" All is not gold that glitters,” I could not help telling myself, and perhaps the scenes that my fancy had so happily painted would be far less attractive than I had pictured. Martin, too, looked serious. I think we all felt parting with the vicar; only Phoebe's blue eyes were sparkling and her innocent face all rosy smiles as we drove through transpontine London into the suburban districts and then into the open country beyond. All she loved were with her, and the sweet little soul was content to go whithersoever they went; and not a shadow of care fell on her sunny spirit till Margery, having cried quietly all through Lambeth and Vauxhall, burst into loud sobs at the sight of a mile-stone, which told her she was going farther and farther away from the beloved Eaglesmere.
“What's t row, auld woman? ” asked Martin, not unkindly; “ dinna greet sae sair, my lass ; ye are nae ganging to ť antipathies.”
“ I'm ganging awa' fra my ain counthry, an' I'll niver set een on it mair. I'm an auld woman, a puir auld woman,
time canna be lang now; but I would ha' loiked to lay my banes amang them as I've kenned and as kenned me. It'll be ower unco', man, gettin' oop on t' Resurrection-morn amang strange folk, and nane o' our ain kin, and niver a face ye ken weel.”
“Whisht, gudewife, whisht!" replied Martin, patting her on the shoulder; "dinna ye see how ye are skeering t' little 'un ? I tell ye what, auld wifie, I'll see if I canna git ye carried to Eaglesmere when the Lord ca's ye. I'll spake to my leddy aboot it ane of furst things. I wonder now what it costs bearing a corpse a' that lang way frae South to North? But whativer it costs, Margery, my woman, I'll do it for thee 'gin it's amang t possibilities. There, dinna greet; I'll do it, and there's my hand upon it. Sae noo ye may get yer deein' dune comfortably wheniver ť' Lord ca's ye to Himsel.”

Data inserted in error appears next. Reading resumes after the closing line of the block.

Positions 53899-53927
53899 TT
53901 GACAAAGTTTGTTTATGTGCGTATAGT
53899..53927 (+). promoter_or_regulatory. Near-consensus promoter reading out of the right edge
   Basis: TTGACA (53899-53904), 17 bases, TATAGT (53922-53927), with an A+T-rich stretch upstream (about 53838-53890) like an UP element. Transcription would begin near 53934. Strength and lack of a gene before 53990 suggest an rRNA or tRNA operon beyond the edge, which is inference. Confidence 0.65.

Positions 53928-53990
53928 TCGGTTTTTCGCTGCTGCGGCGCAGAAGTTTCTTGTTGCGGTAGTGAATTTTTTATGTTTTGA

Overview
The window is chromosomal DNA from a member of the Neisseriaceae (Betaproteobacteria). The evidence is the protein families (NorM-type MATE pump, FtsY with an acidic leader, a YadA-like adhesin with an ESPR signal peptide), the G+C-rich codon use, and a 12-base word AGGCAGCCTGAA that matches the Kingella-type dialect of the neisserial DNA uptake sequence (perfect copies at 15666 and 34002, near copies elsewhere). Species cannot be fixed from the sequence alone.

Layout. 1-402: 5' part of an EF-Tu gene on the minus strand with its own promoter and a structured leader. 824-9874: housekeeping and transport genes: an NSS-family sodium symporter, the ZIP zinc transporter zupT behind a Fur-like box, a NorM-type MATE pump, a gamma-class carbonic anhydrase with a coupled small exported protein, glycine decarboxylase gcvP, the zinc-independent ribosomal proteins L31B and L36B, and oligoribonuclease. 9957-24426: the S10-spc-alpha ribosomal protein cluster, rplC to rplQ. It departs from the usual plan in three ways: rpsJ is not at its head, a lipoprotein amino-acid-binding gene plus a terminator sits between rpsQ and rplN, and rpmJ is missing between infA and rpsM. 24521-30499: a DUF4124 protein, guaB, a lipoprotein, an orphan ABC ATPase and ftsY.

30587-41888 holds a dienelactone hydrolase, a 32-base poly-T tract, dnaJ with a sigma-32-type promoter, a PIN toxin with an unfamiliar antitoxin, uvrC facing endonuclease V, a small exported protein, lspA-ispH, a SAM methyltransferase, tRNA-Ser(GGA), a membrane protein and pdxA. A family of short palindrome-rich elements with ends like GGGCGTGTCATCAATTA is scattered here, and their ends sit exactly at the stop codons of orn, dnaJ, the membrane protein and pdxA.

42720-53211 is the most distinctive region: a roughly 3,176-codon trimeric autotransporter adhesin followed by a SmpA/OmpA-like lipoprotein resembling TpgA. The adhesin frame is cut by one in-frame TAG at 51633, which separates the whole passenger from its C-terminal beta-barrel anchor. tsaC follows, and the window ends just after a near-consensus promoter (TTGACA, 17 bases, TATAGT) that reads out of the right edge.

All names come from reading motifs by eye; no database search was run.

But Margery was not consoled. “Ye wael na moind gin I did dee,” she said, bridling in her own peculiar fashion.
“ An' it seems ye count on me for ganging first; how d’ye ken but what ye may be ca’ed afore me? it's nae always t' yangest, or t’ strangest that lasts t'langest. I'm nae but siventy-three."
“ Siventy-fower come Martinmas, and Martinmas'll sune be here; it's sax weeks an’ mair sin’ Lammas Fair, and we're nigh upon the feast o' St. Michael and a' Angels, ye ken; sae ye may as weel ca’ yersel' siventy-fower at ance, and ha' dune wi' it."
“ An' why for suld I gang mekin' mysel' a day aulder na’ I be ? Yer allus flyting me aboot bein' sae aged; but ye ken as weel as I do, ye fause loon, that there's on’y twa years atween us; and whatten's that when we're baith auld un ower threescore and tin, and owt to be thinkin' aboot our latter ends, and noo aboot a scrappie piece o' time atween us? Ye didna tell me o' my age when ye cam awooing me, sax-and-forty years agone ; an' when we were wedded ye didna keep skirling i' my ears that I were thirty and ye but twenty-het. T' Lord forgie ye, Martin Wray, but ye're nae t' gude man ye owt to be to me in my auld age.”
“ An' ye're nae the bonnie wifie I thowt ye'd be. I didna ken what a tangue ye had when I got wedded to ye. Gudesakes! a silly mon niver kens what he's gotten till it's ower late to change.”
Nay, ye canna change noo," said Margery, triumphantly; “sic as I am, ye've got to keep me, an' I'll stek to you, an' whar ye gang I'll gang; angin ye flyte me sae oft I'll mak' ye ken ť length o’ my tangue, for ye dinna ken it yet, for a' yer braggin' an' tellin' o' lees aboot me; but- ” and Margery melted once more into the tears which her wrath had temporarily dried up; “but I'm verra miserable, an' I wish tgude Lord would tak’ me.
“An' ye keep sae contrary, and wag yer tangue sae muckle, I sall wish as ť Lord had ye instead of me; maybe He'd mak' better o' ye pa' I ha' dune."
“Yes, He would," said Margery, "for He kens my heart; He kens I'm na sae bad as ye think me. He kens it's no but words, jest sounding brass an' tinkling cymbals, an' na mair. T' Lord kens I've been a true gude wife to ye these fower-and-forty years, though I hev let my tangue get onruly now and then. He knows I ha' lo'ed ye weel, for a' my cross-grainedness atimes, an' it's